Obituary Chuck Brown (1936 – 2012)

Chuck Brown, one of the most popular artists in Washington D.C., died at John Hopkins Hospital, Baltimore on May 16. Several generations have grown up with his music and a street in the city was renamed Chuck Brown Way. Chuck loved being photographed by his fans because ‘there once was a time when the only people who wanted to take my picture was the police.’

Brown’s musical career proper began in the sixties when he played guitar with Jerry Butler & The Earls of Rhythm. In 1965 Brown joined Los Latinos where he discovered the possibilities of the use of conga drums and the Latin beat. Brown was looking to invent a new style of music. He created his own sound by combining jazz, blues, gospel, soul and African rhythms. He wrote transitions between the music so that it was played non-stop and he added audience call and response, something he had picked up in church. Brown started a band, calling it the Soul Searchers, and the new style of music became known as ‘go-go’, because it never really stopped.

Chuck’s dream, though, was to record a duet album with a female, such as those of his heroes Louis Armstrong with Ella Fitzgerald and Billy Eckstine with Sarah Vaughan. In the summer of 1990, a week after first hearing Eva Cassidy’s tapes, Chuck and Eva met in Chris Biondo’s studio, where they recorded their album The Other Side. Chuck appreciated Eva’s down-to-earth nature and he also discovered her hidden sense of humour. They shared a love of music in all its forms, but the American Songbook in particular. Eva was thrilled that Chuck thought her interesting enough to work with.  Both musicians were perfectionists, but Chuck was not used to a fellow musician taking music so seriously. Go-go musicians just ‘did their thing’ onstage and placed a great deal of emphasis on entertainment, something that was unimportant to Eva. This young lady would take him to a higher musical level.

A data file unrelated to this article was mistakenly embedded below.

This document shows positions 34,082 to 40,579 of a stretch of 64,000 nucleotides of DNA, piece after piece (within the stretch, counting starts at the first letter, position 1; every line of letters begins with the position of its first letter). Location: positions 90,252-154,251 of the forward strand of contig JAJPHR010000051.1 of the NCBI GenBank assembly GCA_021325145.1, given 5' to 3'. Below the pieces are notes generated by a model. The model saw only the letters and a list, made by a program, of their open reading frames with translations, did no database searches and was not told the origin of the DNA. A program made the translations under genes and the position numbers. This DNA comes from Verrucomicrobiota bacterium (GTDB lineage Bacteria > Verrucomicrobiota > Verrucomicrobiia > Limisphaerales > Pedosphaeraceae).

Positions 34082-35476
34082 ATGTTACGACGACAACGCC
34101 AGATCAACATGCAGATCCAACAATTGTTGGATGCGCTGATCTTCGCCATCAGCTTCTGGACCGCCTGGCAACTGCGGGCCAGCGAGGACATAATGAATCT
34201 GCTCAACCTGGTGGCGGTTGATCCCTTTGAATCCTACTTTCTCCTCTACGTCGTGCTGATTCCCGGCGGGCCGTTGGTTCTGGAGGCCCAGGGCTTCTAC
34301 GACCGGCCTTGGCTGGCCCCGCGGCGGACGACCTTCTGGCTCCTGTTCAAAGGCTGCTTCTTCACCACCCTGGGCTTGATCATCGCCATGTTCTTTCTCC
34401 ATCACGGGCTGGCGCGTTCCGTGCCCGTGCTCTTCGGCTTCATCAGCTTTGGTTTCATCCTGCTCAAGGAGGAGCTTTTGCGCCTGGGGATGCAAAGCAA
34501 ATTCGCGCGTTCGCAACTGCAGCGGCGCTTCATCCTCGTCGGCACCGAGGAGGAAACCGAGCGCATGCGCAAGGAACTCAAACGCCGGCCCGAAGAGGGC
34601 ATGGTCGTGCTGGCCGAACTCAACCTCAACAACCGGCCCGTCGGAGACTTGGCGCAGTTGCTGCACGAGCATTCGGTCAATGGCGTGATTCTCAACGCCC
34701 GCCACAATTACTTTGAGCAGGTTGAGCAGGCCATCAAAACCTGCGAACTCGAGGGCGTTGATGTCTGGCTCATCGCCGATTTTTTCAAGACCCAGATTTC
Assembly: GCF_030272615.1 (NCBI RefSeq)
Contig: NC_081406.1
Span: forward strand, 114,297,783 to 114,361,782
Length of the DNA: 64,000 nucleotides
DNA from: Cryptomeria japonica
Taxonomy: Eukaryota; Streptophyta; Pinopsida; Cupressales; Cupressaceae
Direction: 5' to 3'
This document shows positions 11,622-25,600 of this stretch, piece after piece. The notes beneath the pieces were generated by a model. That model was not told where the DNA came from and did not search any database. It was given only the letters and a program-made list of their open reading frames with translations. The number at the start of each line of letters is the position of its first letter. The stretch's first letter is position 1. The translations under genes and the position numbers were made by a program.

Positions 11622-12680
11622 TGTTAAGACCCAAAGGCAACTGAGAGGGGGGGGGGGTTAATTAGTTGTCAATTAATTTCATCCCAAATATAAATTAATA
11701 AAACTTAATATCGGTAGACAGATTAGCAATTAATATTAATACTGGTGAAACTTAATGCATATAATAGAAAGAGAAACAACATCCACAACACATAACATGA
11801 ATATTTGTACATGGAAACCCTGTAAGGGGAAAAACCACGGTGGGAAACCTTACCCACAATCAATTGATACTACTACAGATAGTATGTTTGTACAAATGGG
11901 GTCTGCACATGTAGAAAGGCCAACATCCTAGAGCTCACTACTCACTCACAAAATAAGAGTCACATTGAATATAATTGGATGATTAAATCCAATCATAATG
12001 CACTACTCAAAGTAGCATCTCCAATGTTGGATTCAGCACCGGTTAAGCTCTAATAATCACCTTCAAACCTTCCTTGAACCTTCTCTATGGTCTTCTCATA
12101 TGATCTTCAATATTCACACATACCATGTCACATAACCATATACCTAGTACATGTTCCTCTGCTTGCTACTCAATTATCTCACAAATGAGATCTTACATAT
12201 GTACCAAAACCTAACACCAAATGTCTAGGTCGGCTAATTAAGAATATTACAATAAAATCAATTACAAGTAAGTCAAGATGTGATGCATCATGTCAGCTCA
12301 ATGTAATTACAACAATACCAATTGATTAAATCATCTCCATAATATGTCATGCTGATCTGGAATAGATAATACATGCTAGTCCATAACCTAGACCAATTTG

Chuck Brown and Eva Cassidy

The Other Side

They both enjoyed working in the studio. Eva had never been comfortable with a live audience and Chuck had become tired of performing. People in the audience got the impression that Chuck and Eva were a couple. Their love duets sounded more than convincing. But they had actually developed a close friendship; Chuck lost his bravura in her company and she was less shy in his presence. When Eva performed for the last time, a few months before she died, Chuck left the stage as quietly as possible, unable to control his emotions.

In 1997 Chuck Brown recorded an album of jazz standards called Timeless, which he released in 1998 and dedicated to Eva. Chuck didn’t want to perform with another female singer again. He said about his former companion: ‘There will never be a new Eva’.

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Chuck Brown